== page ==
<i> can also just ask a human "please make me a sandwich" without specifying anything, and (most) humans could proceed to do so without more details</i>

Depends who you ask. My mate and a few close friends would know to make me a sandwich without bread, but hardly anyone else would get that right.

I would give you a plate with ham, cheese, salad, egg, tomato and mayonnaise. Does that sound about right?

> There is a growing group of people, who are scared to have conversation with their browser and make any informed decisions.

Why would scared people even open the settings dialog?

Because some help desk told them to. The other day chase manhattan was down with a full on 500 server fucked up. Their twitter account responded to me telling me to clear my cache and delete my cookies. Classic.

A naive user would then open settings in an emotional and annoyed state and would turn off anything that caused an emotional response of fear. JavaScript, Ive heard of that and I don't like it so kill it stupid thing computers are so frustrating they never work. Click

And now your browser is broken.

Sorry to be blunt, but it's clear you have never had to design or support a user-facing product. Anyone who has done either of these things will disagree with your base assumptions, ie. that users care about understanding their software, that they read warning texts, and that they don't mindlessly flip switches when trying to achieve unrelated goals.

Those are terrible solutions, though. If a user has turned off JavaScript, there are basically two possibilities: if they turned it off accidentally, your solution will (in the best case scenario, where they understand the popup and realise they should click the reset button) temporarily break their browser and then fix it again; better then breaking it permanently, but not as good as not breaking it in the first place. On the other hand, if they turned JavaScript off intentionally, your solution will continually bother them asking them whether they want to turn JavaScript back on again. So your proposed solution actually works for no users at all.

Why not just put it in the about:config page for FF? Casual users are unlikely to accidentially access this page as there is no GUI navigation to it.

Though most casual users I know avoid GUI configuration all the same, so I don't really see the issue here.

It is, but the bug report in the OP is raging against it being there.

UI discussion aside, changing the option on upgrade seems a little... impolite, to say the least.

That's the point that seems to be missed in the discussion: sure, let Mozilla shuffle options where they want, hopefully with some thought; but don't change the user's configuration. If you feel that it's absolutely necessary to do so, then pop up a big banner saying "We want to change your settings. May we?" To do otherwise is bordering-on-crapware-tactics rude.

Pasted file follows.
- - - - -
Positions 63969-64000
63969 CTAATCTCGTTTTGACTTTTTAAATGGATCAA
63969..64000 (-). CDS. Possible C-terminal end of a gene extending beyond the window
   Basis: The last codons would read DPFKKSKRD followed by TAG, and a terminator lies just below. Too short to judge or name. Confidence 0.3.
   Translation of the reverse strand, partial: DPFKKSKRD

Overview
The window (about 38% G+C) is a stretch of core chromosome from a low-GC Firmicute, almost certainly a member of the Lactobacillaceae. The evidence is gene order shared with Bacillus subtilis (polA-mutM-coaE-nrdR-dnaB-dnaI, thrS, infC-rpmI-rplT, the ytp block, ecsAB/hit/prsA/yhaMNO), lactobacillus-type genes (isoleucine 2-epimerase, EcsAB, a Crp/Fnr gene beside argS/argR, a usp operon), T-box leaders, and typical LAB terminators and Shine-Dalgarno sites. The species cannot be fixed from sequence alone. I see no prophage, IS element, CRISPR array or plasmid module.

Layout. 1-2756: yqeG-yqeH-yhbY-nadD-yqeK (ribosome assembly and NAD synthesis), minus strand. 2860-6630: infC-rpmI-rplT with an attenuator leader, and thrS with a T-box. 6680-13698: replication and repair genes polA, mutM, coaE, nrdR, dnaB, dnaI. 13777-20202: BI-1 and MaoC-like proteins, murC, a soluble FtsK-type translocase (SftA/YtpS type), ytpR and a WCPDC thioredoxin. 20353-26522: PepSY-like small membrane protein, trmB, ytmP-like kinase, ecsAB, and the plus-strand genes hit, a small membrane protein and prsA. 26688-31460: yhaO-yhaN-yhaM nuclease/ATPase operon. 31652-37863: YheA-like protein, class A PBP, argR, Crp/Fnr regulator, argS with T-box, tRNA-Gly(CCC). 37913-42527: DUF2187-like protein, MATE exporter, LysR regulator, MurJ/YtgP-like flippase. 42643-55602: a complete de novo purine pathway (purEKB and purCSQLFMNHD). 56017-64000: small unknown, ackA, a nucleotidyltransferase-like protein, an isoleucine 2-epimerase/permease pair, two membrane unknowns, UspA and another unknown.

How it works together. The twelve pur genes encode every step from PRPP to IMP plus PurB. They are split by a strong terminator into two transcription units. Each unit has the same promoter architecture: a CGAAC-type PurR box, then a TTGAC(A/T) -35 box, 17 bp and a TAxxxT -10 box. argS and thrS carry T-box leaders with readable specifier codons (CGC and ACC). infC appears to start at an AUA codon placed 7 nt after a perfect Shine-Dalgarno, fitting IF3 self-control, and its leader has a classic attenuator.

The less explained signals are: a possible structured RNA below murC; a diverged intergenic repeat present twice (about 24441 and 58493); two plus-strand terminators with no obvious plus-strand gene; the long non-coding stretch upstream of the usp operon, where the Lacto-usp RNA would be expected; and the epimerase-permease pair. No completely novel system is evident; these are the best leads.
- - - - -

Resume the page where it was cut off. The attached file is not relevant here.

> Don't treat your users like idiots, just provide information that clears up certain odd states by explicitly informing them of something like

you assume that users actually read dialogs presented by the software. This is unfortunately not a correct assumption.

> Problem: People today change some feature then have a "broken" browser They forgot what is changed, how to return back, no reset is not a solution. Solution: Educate users, provide "Undo" and "Redo" buttons, highlight changed controls

I am not planning on implementing that, but let's pretend I want to. When would that dialog come up?

Attempt #1: show that dialog as soon as a page tries to load some JavaScript. Result (I'm guessing): dialog shows up on 99.9% of all web pages one visits (even for the nerdiest of nerds)

Attempt #2: silently download the JavaScript to figure out whether it is 'benign' or 'evil'. Result: users complain that they pay for downloading stuff they do not want.

Attempt #3: make that dialog less intrusive; do not require acknowledgment. Result: users get trained to overlook it; users who accidentally enable the mode will never figure out what happened to their browser.

Attempt #4: a whitelist of allowed scripts. Problem: users will disagree about what should make it into the whitelist.

Attempt #5: the JSBlock extension. This may have merit. So, if you want this feature, download it, or write it if it doesn't exist yet. If the API does not allow writing it, bicker Mozilla.

Understand that no dialog is necessary for such an idea to be implemented at all.


    The webpage you are viewing may 
    not work correctly because the following 
    options differ from their default values:

    1. Enable automatic loading of images. 
    2. Enable JavaScript.

    These features of Firefox are essential 
    for most webpages to run properly. If the 
    webpage you are trying to access is behaving 
    strangely or appears to be working incorrectly, 
    <a href="">click here</a> to load the page 
    with the default browser configuration.

1. who would insert that fragment in a page (and where, but let's ignore that)? I don't think you can expect sites to do it to make their site work with users who have JavaScript disabled (target audience is too small), so the browser must do it. How is the browser going to figure out whether to insert it?

Also: how is that not a dialog? It presents a message to the user, and waits for a reply.

I still think 'no JavaScript' is a niche feature that is best delegated to an extension that sports a whitelist or a blacklist of scripts to allow/forbid. A variation on Adblock would work fine (maybe, Adblock already can be used to blacklist JavaScript. If so, it is a matter of tweaking its UI)